In yet another related embodiment using a computer-implemented virtual reality system includes having the user don (i) a head-mounted display system, such display system including at least one motion-tracking sensor for tracking the user's head movement, wherein the display system and the sensors form a part of the computer-implemented virtual reality system.
In another related embodiment using a computer-implemented virtual reality system includes using the virtual reality system to model an experience in space.
In another related embodiment the user's buoyancy in the underwater environment is adjusted to a desired level.
In another related embodiment a position associated with the user is monitored and the virtual reality environment is adjusted in a manner responsive to the position.
In a related embodiment the method includes blocking a light source transmitting light into the underwater environment.
In a further related embodiment the method includes using floating light absorbing materials positioned on an upper surface of the underwater environment to block a light source.
In another embodiment, the present invention is directed to a method of providing a user with a somatosensory experience simulating that of a person in space. The method includes having the user don (i) a head-mounted display system, such display system including at least one sensor to identify at least one of position and motion of the user's head, and (ii) underwater breathing apparatus, having the user occupy an underwater environment, such environment providing buoyancy to the user and supplying a virtual reality video input to the head-mounted display system while the user occupies the underwater environment. The video input is dynamically modified in accordance with at least one of position or motion of the user's head as determined by the at least one sensor so that the user experiences virtual reality video through the head-mounted display under a buoyancy condition provided by the underwater environment. The buoyancy condition enhances experience of the virtual reality environment.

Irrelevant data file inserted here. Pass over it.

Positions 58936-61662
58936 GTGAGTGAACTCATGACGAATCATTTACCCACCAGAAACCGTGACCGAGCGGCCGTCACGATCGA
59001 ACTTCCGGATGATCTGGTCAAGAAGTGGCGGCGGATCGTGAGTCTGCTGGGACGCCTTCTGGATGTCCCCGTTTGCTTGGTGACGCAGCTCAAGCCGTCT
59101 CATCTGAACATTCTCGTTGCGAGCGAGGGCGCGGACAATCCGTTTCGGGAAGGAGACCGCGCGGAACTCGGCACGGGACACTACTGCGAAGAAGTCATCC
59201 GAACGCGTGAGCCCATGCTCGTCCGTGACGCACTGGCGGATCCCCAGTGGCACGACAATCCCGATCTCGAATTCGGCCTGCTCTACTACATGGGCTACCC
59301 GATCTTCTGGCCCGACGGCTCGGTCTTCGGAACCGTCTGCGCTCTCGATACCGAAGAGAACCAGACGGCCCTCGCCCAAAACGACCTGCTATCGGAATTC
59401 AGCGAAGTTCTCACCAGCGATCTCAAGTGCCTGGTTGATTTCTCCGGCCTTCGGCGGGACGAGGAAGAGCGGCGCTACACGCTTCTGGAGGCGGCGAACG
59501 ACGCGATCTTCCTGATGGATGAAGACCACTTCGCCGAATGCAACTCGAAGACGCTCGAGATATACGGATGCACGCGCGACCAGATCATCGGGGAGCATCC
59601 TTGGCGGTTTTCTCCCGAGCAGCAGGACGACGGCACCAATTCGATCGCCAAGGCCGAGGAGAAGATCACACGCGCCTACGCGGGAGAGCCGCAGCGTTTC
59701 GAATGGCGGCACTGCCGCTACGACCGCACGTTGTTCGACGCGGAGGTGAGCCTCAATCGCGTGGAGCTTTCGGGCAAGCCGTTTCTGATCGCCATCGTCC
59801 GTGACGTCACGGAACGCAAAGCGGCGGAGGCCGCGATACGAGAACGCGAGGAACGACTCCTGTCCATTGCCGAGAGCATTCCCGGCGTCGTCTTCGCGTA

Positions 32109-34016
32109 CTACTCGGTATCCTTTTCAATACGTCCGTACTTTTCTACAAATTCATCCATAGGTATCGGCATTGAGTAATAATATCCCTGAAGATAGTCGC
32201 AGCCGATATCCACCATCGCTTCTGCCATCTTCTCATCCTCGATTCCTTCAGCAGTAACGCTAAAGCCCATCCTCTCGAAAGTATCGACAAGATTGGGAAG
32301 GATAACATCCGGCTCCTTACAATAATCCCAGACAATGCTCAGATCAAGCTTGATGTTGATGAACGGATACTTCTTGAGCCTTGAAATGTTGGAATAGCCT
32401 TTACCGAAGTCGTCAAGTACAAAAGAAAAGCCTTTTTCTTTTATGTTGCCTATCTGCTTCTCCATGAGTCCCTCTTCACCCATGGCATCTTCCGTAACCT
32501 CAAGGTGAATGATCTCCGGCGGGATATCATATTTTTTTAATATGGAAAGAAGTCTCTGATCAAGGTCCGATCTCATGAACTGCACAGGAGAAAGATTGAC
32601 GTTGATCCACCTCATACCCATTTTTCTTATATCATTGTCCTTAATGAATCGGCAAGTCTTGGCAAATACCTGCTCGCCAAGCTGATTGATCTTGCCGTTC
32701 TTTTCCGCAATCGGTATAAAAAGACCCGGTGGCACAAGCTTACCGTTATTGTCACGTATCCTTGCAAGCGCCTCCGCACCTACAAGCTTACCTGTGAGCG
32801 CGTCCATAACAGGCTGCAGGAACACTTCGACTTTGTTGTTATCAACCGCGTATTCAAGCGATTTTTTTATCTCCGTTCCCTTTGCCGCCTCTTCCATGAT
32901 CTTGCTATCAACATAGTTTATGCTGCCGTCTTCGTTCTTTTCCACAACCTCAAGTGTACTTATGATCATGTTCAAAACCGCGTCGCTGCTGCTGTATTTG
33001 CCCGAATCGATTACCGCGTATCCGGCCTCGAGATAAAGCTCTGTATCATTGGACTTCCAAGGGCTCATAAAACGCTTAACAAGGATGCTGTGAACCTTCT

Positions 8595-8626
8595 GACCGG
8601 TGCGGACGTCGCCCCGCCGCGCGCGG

In a related embodiment the user's buoyancy is adjusted.
In a further related embodiment the underwater breathing apparatus adjusts the user's buoyancy.
In another related embodiment the user's buoyancy is adjusted by increasing or decreasing a fluid level in a buoyancy control mechanism worn by the user.
Another embodiment of the present invention is directed to a virtual reality apparatus that provides a user with an extra-terrestrial somatosensory experience. The apparatus includes an underwater environment in which the user may be immersed and a computer-implemented virtual reality system that presents to the user a virtual reality environment within the underwater environment, the virtual reality environment modeling an extra-terrestrial setting, and inhibiting visual perception by the user of items outside of the virtual reality environment.
In a related embodiment the computer implemented virtual reality system includes a head-mounted display system, such display system including at least one sensor to identify at least one of position and motion of the user's head, wherein the display system and the sensor form a part of the computer-implemented virtual reality system, the head-mounted display system integrated with an underwater breathing apparatus for use by the user, operative in the underwater environment.